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You’ve turned 18 and want to start living life on your own.
This is a great milestone, but you can destroy your future if you do it without thinking ahead first.
In this post, I will walk you through how to move out at 18 and afford it.
By following the steps below, you will be able to enjoy your own place and not ruin your financial future.
And if you follow the last few tips, you will end up with more money than you can imagine right now!
14 Tips To Move Out At 10 And Afford It
#1. Have A Steady Income
The most important thing you need when looking for your first apartment is to first have a good job with a steady income.
In addition to rent payments, you will also have utilities, insurance, groceries, and other monthly expenses to pay for.
Without an income, you are going to find yourself broke fairly quickly.
While no job is guaranteed 100%, you should have an idea of how stable or reliable the income is.
If you are working a full time job, then you can assume you have a stable income.
But if you are just working odd jobs here and there, you are better served to wait and find a regular job first.
#2. Open Bank Accounts
Once you have a job, you will need a bank account.
I know you can go to Walmart and other places to cash your check, but having a checking account and savings account is critical to financial success.
Not just now, but for your future as well.
The more good money habits you can build now, the better off you will be down the road.
Most people choose to bank with a local bank or credit union.
This is fine for starters.
But if you are serious about being an adult, you should find higher interest yielding savings accounts.
These will help you money grow faster.
My favorite is CIT Bank.
They charge no fees and pay a good interest rate.
In the years I’ve used them, I’ve never had an issue.
To save you some time, below is a link to sign up online in minutes.
#3. Determine How Much Rent You Can Afford
The first step of research you should be doing before you move out of your parent’s house is to figure out how much rent you can afford.
This will be your biggest monthly expense, and it can have a huge impact on your finances.
Ideally, you want to keep this number at 30% of your gross income or lower.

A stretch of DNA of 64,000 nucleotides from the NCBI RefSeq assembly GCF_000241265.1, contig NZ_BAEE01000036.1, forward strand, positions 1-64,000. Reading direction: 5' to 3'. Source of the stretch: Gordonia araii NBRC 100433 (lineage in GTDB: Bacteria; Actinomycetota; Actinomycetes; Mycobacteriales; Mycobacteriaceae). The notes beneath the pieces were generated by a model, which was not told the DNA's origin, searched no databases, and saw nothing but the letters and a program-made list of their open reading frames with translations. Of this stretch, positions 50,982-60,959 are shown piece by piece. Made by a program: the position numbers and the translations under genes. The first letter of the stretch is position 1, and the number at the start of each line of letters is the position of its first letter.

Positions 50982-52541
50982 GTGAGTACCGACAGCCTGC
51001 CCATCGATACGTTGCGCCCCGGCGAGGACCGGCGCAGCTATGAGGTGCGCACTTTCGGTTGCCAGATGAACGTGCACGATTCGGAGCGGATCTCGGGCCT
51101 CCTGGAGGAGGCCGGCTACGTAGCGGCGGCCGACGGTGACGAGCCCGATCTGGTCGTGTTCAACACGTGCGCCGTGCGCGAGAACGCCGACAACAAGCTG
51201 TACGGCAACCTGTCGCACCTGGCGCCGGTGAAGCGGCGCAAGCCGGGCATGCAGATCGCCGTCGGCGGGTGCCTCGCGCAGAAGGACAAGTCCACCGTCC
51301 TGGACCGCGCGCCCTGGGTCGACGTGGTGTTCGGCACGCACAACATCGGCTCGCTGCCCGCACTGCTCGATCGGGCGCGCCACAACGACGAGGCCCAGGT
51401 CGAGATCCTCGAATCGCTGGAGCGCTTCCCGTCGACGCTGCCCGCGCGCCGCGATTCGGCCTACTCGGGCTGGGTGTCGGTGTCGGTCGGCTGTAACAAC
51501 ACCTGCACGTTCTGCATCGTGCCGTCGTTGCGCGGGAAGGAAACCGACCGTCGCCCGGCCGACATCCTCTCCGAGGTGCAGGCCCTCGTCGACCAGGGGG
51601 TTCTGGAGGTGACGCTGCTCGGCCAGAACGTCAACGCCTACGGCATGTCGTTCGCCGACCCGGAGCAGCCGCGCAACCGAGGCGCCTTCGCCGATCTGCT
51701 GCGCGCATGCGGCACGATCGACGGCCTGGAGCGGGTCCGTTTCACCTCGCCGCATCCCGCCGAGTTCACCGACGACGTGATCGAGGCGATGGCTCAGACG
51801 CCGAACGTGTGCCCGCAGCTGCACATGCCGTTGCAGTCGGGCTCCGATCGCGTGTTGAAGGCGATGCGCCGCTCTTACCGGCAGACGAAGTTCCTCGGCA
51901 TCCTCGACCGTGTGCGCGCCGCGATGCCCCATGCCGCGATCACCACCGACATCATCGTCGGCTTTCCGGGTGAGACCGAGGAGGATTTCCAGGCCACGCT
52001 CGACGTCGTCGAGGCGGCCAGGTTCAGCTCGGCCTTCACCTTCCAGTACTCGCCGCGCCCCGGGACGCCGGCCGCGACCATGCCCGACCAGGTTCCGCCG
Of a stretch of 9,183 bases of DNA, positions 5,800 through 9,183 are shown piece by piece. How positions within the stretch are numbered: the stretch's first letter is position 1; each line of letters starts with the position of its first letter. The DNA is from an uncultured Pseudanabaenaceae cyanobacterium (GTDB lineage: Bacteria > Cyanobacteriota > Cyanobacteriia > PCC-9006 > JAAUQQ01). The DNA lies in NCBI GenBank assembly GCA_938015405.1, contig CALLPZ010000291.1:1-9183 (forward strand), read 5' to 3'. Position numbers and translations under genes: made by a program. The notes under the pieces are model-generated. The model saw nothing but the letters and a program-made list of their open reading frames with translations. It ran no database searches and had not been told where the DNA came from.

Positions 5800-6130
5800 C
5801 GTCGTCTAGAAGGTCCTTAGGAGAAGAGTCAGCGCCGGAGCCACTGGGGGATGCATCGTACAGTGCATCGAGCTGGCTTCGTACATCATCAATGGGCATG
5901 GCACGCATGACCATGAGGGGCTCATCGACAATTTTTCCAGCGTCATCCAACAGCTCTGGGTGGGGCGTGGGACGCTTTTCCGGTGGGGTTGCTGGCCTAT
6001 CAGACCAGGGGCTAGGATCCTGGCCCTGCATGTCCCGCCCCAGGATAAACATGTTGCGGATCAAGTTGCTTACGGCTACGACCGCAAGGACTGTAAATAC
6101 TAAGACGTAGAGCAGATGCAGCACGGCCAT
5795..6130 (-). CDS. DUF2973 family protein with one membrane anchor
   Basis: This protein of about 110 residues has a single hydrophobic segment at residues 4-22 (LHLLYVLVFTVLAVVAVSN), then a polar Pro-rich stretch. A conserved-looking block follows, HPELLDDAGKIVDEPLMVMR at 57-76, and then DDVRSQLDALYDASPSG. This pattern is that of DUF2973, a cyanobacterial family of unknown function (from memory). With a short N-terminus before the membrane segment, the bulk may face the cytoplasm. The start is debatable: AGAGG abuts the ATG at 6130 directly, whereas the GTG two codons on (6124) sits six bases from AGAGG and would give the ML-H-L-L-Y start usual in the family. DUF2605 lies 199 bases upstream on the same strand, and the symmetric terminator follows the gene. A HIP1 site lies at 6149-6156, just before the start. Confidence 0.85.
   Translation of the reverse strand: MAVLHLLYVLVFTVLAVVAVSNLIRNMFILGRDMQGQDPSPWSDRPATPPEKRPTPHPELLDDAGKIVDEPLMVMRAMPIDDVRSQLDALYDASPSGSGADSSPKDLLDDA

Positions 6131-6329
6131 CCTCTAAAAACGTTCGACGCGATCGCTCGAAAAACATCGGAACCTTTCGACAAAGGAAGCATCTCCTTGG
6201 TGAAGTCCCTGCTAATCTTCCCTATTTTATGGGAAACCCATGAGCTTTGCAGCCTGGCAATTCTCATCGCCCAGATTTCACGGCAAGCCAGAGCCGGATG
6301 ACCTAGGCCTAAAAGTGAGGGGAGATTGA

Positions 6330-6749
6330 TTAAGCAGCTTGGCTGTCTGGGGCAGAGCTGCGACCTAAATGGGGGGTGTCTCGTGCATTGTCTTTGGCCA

Make sure you are doing the math based on your monthly gross and not your annual gross.
For example, if you are earning $40,000 a year, that comes to $3,333 a month.
Taking 30% of this gets you to $1,000 for rent.
If are paid hourly, you’ll need to convert your hourly wage into a monthly wage.
Luckily there are many options out there to make this simple, as opposed to doing the math.
For instance, if you want to know how much $15 an hour is annually, you can find out with a quick search.
Depending on where you live, finding a place to rent for $1,000 can be doable or impossible.
I’ll share some ideas to help you make rent more affordable shortly.
An important thing most first time renters overlook is the move in requirements when it comes to rent.
Most apartments require a security deposit to cover any damage that might happen while renting the unit.
This is damage above and beyond the normal wear and tear of daily life.
In addition to this, many landlords require first and last month’s rent to move in.
So if the place you are considering has monthly rent of $1,000 then you need $2,500 when you sign the lease.
This covers first and last month’s rent as well as the security deposit.
Of course, this is just a rough estimate since the security deposit varies.
The bottom line is, you need to have a decent amount of money saved up just to rent an apartment in the first place.
#4. Set Up A Realistic Budget
Working with a budget is probably not something you have ever done before.
So if this is your first time budgeting, don’t get overwhelmed.
It is a lot easier than many think and it’s not as bad as many think.
By using a monthly budget to estimate your income and expenses, you can lower the chances of digging yourself into a financial hole by going into debt.
So figure out what your monthly expenses will be.